He came in when the ship was sinking. But boy is it sailing today. All the way from Portroe, our messiah, our leader, Liam Sheedy
Eoin Kelly stood in the Hogan Stand and paid eloquent tribute to the man who had masterminded his side's All-Ireland miracle.
Tipperary fans, still not quite believing what they had witnessed, roared their appreciation as the captain saluted his manager. Twelve months on from the heartbreak of losing the 2009 final, they had turned the tables on probably the greatest hurling team of all time and denied Kilkenny the first ever five in a row.
Kelly won his first All-Ireland title as a 19-year-old in 2001. The man who started off as Tipperary's sub-goalkeeper before going on to become the fourth highest Championship scorer of all time (21-369) had five All-Stars on his mantelpiece by the time Sheedy took over for 2008 - but he hadn't been back to Croke Park in September.
"As a player he was driven and he carried that in as a manager," Kelly explains. "When he came in in 2008 we got the best of everything. It was a happy camp. He would handle everyone the right way. When he talks you would listen and he knows how to deal with players individually, good management skills.
"When a team is not having success, confidence is at a low. That was the first thing he had to instill into the team. We approached that straight away with our physical conditioning. I remember going back in November, the training was very severe.
In the dressing-room afterwards, he said 'I guarantee you we will be back here next year'.
"We targeted the Waterford Crystal and the League to build confidence up and we ended up winning both those competitions and then the Munster championship in 2008. He instilled confidence into the team in the first six or nine months, which is a hard thing to do, and it stood to that team.
"He won an All-Ireland minor title with Tipp in 2006 and came in with that group of young players: Paudie Maher, Noel McGrath, Bonner Maher, Brendan Maher, Seamus Callanan. When they came into the squad there was a nice blend of youth and experience, similar to what he has now."
Tipperary lifted their first Munster and League crowns in seven years in Sheedy's maiden season but Waterford, who had turned to Davy Fitzgerald after Justin McCarthy's departure, came through the back door to pip them in the semi-final. Kilkenny then brushed the Déise aside to win their third title in succession.
The following year, the Cats edged Tipp in an extra-time League final that hinted at the epic rivalry that was to develop. Come September, the two sides met again in the big one. Tipperary were leading going into the final quarter but Benny Dunne's dismissal for belting Tommy Walsh off the ball and a harshly awarded penalty – the foul began yards outside the square – converted by Henry Shefflin launched the Kilkenny comeback.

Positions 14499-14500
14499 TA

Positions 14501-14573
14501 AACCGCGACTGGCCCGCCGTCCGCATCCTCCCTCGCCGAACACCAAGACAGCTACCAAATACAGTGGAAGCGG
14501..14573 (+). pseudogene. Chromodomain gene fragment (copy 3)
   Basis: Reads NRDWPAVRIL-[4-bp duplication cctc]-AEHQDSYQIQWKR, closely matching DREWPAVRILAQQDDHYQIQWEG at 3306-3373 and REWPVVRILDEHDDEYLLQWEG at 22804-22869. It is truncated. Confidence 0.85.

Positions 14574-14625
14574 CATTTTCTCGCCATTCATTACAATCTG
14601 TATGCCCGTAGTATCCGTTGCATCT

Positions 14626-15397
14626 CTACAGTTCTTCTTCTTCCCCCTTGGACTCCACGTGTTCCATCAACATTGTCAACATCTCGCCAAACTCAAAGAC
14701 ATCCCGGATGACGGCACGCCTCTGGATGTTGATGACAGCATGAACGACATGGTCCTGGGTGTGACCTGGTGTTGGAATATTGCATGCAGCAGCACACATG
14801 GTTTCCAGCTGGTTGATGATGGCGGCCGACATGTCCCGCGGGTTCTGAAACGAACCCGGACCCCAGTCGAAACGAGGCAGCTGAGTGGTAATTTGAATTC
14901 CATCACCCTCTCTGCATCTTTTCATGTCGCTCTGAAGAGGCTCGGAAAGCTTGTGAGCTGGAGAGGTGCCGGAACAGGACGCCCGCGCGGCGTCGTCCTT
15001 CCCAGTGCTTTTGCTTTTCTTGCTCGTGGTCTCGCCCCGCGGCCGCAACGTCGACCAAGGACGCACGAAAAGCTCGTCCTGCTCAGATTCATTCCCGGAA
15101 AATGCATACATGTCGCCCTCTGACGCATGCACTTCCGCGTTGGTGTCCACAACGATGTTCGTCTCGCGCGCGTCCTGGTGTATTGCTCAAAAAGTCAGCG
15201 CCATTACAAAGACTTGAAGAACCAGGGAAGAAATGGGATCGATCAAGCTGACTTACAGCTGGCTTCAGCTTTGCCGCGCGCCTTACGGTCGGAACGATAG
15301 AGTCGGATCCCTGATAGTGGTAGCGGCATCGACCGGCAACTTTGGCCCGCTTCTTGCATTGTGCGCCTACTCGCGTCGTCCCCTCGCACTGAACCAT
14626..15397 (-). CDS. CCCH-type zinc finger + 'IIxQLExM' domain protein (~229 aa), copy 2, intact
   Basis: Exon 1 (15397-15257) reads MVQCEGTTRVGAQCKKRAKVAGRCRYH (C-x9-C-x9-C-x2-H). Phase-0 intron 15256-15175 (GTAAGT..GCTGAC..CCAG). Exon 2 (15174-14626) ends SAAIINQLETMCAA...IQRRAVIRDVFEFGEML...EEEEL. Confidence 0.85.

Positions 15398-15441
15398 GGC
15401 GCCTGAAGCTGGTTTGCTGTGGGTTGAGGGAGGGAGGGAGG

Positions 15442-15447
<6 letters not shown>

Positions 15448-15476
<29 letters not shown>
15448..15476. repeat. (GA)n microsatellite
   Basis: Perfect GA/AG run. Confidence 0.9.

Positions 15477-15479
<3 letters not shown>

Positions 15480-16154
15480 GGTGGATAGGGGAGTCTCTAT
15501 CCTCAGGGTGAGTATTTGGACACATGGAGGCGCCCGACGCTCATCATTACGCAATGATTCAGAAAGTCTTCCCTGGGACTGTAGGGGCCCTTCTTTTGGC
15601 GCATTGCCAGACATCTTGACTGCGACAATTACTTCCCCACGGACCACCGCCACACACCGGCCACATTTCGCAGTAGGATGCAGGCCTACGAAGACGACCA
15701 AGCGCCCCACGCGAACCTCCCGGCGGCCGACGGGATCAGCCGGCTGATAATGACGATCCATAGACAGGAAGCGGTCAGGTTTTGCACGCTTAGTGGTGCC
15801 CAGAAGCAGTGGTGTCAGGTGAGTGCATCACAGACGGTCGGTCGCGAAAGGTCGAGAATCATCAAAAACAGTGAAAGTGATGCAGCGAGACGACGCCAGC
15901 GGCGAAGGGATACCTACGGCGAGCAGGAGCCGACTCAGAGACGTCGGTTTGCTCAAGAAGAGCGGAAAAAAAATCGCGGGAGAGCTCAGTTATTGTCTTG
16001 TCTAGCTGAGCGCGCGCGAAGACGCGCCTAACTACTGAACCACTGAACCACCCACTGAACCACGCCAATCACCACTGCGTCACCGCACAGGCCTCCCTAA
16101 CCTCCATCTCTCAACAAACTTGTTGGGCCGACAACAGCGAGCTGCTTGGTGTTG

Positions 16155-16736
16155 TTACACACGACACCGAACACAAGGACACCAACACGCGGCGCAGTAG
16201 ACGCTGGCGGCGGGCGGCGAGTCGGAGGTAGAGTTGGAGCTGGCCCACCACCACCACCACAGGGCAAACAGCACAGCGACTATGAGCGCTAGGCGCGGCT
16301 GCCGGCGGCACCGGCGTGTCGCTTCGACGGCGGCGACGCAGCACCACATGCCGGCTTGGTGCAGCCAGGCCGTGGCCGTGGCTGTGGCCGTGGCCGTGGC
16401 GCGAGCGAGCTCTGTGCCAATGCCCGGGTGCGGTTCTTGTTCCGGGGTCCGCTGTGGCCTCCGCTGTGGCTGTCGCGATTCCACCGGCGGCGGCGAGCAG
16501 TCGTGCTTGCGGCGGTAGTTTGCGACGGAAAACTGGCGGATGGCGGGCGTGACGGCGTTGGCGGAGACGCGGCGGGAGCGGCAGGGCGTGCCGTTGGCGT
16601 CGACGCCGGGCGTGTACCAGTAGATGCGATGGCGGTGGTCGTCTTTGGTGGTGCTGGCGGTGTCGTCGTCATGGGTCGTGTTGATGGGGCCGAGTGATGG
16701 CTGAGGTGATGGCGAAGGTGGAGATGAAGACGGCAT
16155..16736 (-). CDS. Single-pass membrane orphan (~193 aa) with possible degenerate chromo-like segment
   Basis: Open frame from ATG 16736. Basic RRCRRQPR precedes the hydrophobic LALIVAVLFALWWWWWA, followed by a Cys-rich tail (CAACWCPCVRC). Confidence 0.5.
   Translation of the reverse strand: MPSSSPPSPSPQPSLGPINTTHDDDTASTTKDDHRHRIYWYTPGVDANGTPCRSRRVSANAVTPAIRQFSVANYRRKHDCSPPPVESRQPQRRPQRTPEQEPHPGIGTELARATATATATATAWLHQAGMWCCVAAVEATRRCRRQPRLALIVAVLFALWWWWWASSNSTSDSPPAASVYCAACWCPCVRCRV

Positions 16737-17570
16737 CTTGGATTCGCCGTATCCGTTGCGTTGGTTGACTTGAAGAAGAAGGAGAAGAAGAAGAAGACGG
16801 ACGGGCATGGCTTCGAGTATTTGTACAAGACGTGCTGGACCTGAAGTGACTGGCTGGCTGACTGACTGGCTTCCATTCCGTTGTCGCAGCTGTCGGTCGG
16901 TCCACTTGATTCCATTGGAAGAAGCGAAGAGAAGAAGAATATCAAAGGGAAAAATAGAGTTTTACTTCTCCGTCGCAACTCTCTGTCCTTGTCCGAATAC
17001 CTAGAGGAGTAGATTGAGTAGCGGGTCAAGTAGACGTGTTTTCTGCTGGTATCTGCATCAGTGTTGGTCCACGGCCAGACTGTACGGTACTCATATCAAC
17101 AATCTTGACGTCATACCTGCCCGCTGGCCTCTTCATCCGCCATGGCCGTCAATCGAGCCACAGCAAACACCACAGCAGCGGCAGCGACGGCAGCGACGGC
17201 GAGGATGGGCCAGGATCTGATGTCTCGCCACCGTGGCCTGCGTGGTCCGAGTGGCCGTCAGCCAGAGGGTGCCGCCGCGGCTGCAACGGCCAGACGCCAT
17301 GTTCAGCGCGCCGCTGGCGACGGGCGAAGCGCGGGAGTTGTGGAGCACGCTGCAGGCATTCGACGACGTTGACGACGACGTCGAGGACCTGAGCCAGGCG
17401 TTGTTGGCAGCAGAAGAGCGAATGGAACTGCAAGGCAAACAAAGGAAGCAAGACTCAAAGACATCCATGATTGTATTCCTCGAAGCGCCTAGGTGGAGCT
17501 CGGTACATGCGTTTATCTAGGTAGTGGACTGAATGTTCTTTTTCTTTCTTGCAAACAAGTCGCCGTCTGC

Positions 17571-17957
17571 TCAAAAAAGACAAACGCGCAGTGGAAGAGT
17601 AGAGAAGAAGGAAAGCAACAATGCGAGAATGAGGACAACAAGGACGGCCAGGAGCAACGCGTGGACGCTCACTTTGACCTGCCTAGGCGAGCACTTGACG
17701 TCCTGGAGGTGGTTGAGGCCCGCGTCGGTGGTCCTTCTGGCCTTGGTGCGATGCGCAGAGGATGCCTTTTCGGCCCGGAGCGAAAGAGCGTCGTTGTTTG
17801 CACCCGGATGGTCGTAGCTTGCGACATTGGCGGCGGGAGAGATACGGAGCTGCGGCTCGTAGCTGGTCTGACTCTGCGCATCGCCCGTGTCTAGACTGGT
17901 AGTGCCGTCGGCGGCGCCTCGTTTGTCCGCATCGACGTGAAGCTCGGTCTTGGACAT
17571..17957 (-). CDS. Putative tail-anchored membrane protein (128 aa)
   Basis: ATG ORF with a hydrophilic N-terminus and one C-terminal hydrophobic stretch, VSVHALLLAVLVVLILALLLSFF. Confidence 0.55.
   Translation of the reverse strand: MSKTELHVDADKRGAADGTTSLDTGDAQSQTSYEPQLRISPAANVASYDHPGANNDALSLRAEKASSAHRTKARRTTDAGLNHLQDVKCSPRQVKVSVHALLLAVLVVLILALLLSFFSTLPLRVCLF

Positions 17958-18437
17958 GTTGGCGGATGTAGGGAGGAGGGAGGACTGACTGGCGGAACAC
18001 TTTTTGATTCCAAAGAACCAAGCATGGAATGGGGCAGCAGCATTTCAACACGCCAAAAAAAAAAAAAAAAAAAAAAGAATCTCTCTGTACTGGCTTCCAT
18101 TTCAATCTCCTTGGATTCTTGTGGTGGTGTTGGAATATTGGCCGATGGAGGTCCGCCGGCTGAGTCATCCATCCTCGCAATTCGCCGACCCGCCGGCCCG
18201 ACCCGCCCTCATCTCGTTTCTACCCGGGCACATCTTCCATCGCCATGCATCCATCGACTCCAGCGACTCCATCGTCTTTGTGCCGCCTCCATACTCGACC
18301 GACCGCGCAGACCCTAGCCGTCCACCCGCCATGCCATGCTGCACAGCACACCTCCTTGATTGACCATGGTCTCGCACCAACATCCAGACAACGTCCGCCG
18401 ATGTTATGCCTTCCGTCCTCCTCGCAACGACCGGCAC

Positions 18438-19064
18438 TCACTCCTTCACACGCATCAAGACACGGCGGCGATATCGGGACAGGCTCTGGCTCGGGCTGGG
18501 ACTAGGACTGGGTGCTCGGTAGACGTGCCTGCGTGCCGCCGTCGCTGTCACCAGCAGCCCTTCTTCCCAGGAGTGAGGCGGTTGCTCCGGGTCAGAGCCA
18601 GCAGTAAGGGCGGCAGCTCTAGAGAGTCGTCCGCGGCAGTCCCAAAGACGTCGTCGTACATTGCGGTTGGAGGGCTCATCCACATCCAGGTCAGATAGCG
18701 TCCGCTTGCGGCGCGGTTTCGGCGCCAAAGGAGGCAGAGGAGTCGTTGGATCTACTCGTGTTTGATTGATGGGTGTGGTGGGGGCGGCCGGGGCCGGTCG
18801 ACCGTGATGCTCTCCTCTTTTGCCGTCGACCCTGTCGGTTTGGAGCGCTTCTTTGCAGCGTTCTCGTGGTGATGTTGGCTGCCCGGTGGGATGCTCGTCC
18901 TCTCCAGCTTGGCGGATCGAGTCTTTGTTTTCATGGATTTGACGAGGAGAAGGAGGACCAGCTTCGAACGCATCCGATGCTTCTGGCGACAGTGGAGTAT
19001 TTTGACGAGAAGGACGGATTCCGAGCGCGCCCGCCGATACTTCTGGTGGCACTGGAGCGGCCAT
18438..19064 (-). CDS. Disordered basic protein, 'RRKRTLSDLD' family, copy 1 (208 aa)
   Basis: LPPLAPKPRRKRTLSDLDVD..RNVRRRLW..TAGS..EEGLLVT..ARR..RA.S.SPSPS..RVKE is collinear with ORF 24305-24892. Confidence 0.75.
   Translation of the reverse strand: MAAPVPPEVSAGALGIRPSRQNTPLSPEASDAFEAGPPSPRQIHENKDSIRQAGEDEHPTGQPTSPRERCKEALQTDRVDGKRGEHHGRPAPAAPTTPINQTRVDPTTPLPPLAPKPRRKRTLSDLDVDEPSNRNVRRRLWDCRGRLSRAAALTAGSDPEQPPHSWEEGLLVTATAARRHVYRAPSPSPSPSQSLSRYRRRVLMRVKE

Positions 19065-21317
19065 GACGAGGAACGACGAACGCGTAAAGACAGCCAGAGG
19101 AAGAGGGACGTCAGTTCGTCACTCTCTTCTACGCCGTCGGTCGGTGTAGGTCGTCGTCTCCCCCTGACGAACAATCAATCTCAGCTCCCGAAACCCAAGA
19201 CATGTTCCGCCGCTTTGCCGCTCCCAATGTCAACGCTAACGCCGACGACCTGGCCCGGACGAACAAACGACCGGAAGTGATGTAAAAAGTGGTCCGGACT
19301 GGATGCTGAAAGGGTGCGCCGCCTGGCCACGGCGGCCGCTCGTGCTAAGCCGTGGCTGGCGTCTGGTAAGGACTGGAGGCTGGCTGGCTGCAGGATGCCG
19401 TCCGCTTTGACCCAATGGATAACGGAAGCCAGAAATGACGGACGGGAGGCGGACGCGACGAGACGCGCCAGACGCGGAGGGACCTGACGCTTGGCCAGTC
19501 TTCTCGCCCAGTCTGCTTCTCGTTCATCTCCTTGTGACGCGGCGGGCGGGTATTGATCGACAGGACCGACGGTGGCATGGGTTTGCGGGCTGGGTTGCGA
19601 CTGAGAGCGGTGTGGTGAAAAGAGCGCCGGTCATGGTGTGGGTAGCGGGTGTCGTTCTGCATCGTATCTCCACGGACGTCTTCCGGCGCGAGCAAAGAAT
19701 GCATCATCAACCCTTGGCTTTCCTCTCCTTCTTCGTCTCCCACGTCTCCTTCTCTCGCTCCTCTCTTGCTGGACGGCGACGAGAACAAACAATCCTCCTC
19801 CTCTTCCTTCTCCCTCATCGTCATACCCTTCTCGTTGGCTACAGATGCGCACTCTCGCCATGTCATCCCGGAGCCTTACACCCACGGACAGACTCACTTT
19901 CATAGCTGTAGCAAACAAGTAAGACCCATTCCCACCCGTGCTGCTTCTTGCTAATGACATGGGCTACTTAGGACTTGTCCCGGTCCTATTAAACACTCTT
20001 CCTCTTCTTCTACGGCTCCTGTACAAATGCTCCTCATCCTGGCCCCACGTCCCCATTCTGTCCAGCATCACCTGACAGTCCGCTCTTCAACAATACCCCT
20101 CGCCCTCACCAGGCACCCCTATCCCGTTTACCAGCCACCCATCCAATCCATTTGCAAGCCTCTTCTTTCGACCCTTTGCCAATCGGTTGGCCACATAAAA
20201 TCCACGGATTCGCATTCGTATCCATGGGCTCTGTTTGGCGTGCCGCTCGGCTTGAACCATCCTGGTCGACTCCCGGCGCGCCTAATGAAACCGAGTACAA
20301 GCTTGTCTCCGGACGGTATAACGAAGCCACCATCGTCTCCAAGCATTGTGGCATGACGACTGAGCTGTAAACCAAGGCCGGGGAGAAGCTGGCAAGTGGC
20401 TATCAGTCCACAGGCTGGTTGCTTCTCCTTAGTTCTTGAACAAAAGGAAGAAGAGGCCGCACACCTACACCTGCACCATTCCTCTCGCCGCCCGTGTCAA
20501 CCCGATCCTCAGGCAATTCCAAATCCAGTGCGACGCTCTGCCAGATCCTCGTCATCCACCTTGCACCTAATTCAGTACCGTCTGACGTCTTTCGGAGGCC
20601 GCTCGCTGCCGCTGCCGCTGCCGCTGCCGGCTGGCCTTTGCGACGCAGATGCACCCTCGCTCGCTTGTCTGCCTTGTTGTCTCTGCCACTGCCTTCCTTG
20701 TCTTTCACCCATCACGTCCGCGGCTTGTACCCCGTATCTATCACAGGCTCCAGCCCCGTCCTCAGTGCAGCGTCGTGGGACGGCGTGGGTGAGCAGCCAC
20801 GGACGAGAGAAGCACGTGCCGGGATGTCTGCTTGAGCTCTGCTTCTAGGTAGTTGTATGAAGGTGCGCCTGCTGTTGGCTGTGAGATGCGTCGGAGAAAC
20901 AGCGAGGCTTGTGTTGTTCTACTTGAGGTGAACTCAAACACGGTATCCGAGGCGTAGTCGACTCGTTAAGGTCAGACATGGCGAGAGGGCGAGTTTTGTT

Tipp were shattered. But Sheedy immediately set about reviving their spirits.
"Kilkenny got their four in a row. But Liam had instilled the confidence into us that we were good enough to win an All-Ireland," says Kelly. "In the dressing-room afterwards, he said 'I guarantee you we will be back here next year'.
"Everyone was down and out but to hear someone saying the right things like that, if we work hard enough we'll back next year, was him telling the players 'I still believe in you'.
"He knew it would be a hard road to get back, and it turned out to be, but we did get back. Guys in the squad got their chance to get on the team and the rest is history."
Getting back to the final seemed a distant dream after a 10-point thrashing at the hands of Cork in the next year's Munster quarter-final. However, Tipperary worked their way through the qualifiers for another crack at the champions. Kilkenny were hot favourites but Lar Corbett hit a hat-trick in a 4-17 to 1-18 triumph.
"Tipp had met Kilkenny in the League final and All-Ireland final so everyone was saying it was going to be another Tipp-Kilkenny All-Ireland final," says Kelly of their early setback. "So that bit of complacency probably seeped in the day we played Cork, whereas Kilkenny were well used to it. We hit a speed wobble but we did get back to the final. A close win over Galway in the quarter-final really gelled the team.
"On the day (in 2010), we got four goal chances and we took them. The year before we got a couple of chances and didn't take them. Ultimately, that was the difference.
We were massively rocked when he left. All the players were gutted, which tells you how he was thought of as a manager
"It was a great All-Ireland to win, stopping Kilkenny going for their five in a row. It will probably be a straight shootout between the current Dublin footballers and that Kilkenny hurling squad, which team was the best.
"Players always have a special bond with an All-Ireland winning manager. In 2008, he believed he could do it with a squad of players that some guys maybe thought they couldn't but he delivered on the first Sunday in September 2010.